Issue not about gazetting Oxley Road house, but profiting from redevelopment, says PM Lee in TOC libel suit

The front gate of 38 Oxley Road, the home of founding prime minister Lee Kuan Yew. PHOTO: ST FILE

SINGAPORE - Mr Lee Kuan Yew decided to will his 38 Oxley Road house to Prime Minister Lee Hsien Loong in August 2011 as he was the only one who was prepared not to benefit financially from the property.

PM Lee said this on Tuesday (Dec 1), on the second day of his defamation suit against Mr Terry Xu, editor of The Online Citizen (TOC) website.

Mr Xu's lawyer Lim Tean had contended that the late Mr Lee had decided to bequeath the house to PM Lee as he had been misled by the Prime Minister into thinking the property had been gazetted - a suggestion that PM Lee rejected.

The issue was not about gazetting but a "political one", PM Lee told the court. It would be untenable and unacceptable for the family to insist on knocking down the house and redeveloping it for private profit, or seeking compensation for the acquisition - a point he made during family discussions - he said.

Mr Lee Kuan Yew agreed with this, he added.

PM Lee acknowledged that he and his siblings Lee Hsien Yang and Lee Wei Ling had discussed demolishing the house and building sub-units, but said he had flagged the problem of how it would look if the family were seen to be profiting from it. "I said, proceed but... donate the proceeds to charity and initially my siblings agreed. Later on, they changed their minds."

PM Lee said: "We discussed it in the family. I made my point of view clear. My father weighed it and he eventually decided on that basis that he would will the house to me. He made a judgment and it is quite clear that this was one of the factors in the judgment."

The lawsuit centres around a TOC article published in August last year. It references a Facebook post by Dr Lee Wei Ling in which she claimed PM Lee had misled Mr Lee Kuan Yew into thinking 38 Oxley Road had been gazetted by the Government.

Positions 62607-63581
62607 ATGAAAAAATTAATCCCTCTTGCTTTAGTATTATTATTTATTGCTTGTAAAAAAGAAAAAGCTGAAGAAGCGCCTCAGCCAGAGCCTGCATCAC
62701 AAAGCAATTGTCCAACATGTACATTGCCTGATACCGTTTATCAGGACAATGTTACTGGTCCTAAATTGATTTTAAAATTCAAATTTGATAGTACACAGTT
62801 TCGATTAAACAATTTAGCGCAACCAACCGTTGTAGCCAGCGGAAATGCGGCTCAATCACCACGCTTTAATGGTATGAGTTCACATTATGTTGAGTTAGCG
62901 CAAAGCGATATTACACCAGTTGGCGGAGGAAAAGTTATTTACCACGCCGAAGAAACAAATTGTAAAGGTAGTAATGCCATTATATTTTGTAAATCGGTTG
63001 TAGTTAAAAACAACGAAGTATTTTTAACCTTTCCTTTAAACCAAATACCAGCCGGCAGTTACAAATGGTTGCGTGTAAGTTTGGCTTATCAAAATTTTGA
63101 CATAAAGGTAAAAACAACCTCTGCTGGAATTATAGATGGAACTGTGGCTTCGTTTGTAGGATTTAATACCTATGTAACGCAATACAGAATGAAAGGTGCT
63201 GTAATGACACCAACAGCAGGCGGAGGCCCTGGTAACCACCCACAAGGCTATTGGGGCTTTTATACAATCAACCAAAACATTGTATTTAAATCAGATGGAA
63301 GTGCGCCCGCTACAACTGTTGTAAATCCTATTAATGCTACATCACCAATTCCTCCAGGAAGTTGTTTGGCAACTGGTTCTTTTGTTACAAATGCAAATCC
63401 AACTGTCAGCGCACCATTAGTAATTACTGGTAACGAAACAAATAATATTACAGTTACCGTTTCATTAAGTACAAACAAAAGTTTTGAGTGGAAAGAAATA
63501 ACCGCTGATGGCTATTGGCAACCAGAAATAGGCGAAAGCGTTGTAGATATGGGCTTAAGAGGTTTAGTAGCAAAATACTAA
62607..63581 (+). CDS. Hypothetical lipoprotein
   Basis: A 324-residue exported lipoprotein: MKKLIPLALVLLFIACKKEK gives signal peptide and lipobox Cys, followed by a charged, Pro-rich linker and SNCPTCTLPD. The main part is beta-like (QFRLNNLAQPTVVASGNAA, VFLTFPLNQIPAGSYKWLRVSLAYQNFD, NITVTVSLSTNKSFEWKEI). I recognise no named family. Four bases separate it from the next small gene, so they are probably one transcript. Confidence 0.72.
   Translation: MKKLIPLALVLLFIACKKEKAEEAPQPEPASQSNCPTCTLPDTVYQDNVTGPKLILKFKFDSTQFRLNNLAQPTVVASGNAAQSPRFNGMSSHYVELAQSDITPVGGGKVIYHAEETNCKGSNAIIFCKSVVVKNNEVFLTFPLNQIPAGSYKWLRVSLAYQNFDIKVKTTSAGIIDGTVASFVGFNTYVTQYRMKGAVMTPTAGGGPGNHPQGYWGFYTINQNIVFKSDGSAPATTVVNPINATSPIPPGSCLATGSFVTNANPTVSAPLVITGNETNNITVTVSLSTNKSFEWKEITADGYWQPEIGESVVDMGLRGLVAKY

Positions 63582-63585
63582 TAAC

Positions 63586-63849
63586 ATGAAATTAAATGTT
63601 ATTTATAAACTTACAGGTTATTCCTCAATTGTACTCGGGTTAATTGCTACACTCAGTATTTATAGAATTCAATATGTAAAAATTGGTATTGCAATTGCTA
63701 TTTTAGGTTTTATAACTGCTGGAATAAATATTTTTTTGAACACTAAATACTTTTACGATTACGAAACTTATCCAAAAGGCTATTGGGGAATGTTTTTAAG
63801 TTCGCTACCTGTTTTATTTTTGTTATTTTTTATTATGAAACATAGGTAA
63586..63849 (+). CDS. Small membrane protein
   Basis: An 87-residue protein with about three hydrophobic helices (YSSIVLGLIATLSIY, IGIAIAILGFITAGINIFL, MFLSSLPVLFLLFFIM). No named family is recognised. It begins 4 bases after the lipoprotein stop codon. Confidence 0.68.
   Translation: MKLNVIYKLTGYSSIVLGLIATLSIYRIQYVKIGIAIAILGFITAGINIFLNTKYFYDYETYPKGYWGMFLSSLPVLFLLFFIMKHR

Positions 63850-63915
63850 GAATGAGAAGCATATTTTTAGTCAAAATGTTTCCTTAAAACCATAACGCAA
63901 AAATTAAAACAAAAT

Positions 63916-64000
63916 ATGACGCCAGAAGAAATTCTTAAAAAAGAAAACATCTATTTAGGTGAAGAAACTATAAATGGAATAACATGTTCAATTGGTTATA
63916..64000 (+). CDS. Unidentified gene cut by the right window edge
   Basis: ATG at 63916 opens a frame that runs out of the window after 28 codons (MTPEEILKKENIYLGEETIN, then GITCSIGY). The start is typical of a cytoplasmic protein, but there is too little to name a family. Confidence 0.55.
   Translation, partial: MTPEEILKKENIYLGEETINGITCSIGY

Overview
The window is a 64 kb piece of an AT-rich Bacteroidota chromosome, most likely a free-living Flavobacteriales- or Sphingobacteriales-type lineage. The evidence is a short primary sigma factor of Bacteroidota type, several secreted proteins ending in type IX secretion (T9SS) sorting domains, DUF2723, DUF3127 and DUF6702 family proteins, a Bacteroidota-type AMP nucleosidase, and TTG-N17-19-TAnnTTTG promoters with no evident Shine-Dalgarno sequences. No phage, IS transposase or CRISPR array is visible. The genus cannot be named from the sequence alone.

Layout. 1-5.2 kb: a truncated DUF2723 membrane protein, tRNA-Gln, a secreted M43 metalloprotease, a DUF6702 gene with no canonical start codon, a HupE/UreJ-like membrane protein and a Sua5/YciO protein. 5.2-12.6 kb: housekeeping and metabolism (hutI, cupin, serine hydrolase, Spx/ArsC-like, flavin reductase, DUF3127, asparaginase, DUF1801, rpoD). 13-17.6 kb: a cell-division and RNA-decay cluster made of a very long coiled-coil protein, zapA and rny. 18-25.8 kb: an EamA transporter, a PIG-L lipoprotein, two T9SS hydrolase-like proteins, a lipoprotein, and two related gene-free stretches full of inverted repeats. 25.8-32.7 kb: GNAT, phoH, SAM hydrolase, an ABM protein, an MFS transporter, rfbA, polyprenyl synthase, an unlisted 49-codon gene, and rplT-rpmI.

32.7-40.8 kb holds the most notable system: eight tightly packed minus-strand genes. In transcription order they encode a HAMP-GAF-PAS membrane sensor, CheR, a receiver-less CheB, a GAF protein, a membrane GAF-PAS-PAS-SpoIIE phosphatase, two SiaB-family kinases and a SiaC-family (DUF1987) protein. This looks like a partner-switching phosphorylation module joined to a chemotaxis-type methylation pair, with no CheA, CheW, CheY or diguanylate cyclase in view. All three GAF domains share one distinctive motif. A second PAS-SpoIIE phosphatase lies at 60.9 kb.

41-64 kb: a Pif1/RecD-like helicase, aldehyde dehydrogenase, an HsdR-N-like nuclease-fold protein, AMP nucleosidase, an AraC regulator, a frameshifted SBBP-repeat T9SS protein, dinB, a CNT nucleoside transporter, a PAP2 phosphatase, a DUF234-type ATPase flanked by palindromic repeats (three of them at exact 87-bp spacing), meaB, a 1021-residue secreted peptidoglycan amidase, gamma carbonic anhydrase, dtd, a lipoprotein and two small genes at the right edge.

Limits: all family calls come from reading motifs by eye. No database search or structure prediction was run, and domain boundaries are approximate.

Mr Lee Kuan Yew had, in August 2011, told the family of his decision to will the house to PM Lee as part of his share of the estate.

This came after he met the Cabinet on July 21 that year, where ministers were unanimous in expressing their opposition to knocking down the house, with the exception of PM Lee, who did not express a view.

After meeting the Cabinet, Mr Lee Kuan Yew had asked PM Lee for his view on what the Government would do with the house after he died.

Said PM Lee: "I gave him my honest assessment. I told him that he had met the Cabinet and heard the ministers' views... it would be very hard for me to override them and knock the house down.

"I added that I would have to agree that the house had to be gazetted to be kept, and if I was not the prime minister or I did not chair the meeting, all the more likely the house would be gazetted. Mr Lee understood. I did not tell him then or at any time that the house had been gazetted."

Asked by Mr Lim whether he had proposed to his father that the house be given to him, PM Lee said he had made such a suggestion, but the decision was for his father to make.

Mr Lim also asked if PM Lee would accept that at some point, his father thought the house would be gazetted.

PM Lee replied that he did not have any information on that, but judging from e-mails in 2012, it would appear that his father believed so at some stage.

Mr Lim suggested that PM Lee never challenged his father's understanding of the gazetting, to which he replied that there was no misunderstanding.

Referencing an e-mail by Mr Lee Kuan Yew to the Cabinet in December 2011, PM Lee said: "He didn't say since the house had been gazetted, therefore we will reinforce it and let it out. It is just that he has heard the ministers' views. If the house is to be retained then the following should happen... So it is quite clear what he meant."

Mr Lim later pointed to e-mails, including one Mr Lee Kuan Yew sent to his lawyer Kwa Kim Li on Sept 6, 2012, that he said showed Mr Lee believed 38 Oxley Road had been gazetted. He suggested PM Lee had misled his father to believe this.

Rejecting Mr Lim's point, PM Lee said he had not discussed the matter with his father, and had no motive to do so.

"It is not whether the house has been gazetted or not, and if gazetted, it cannot be developed, but whether or not it is tenable for the family to redevelop the house, even if it is not gazetted in the face of public demand that it be preserved and kept as a heritage site," he added. "And therefore, nothing turned on whether it was gazetted or not."

PM Lee's lawyer, Senior Counsel Davinder Singh, asked if gazetting was even a relevant point.

The Prime Minister replied: "No, because even if it had not been gazetted, and I, after inheriting the house, had been allowed to redevelop it and I had profited from it, I think it would have been a humongous stink. It is impossible."

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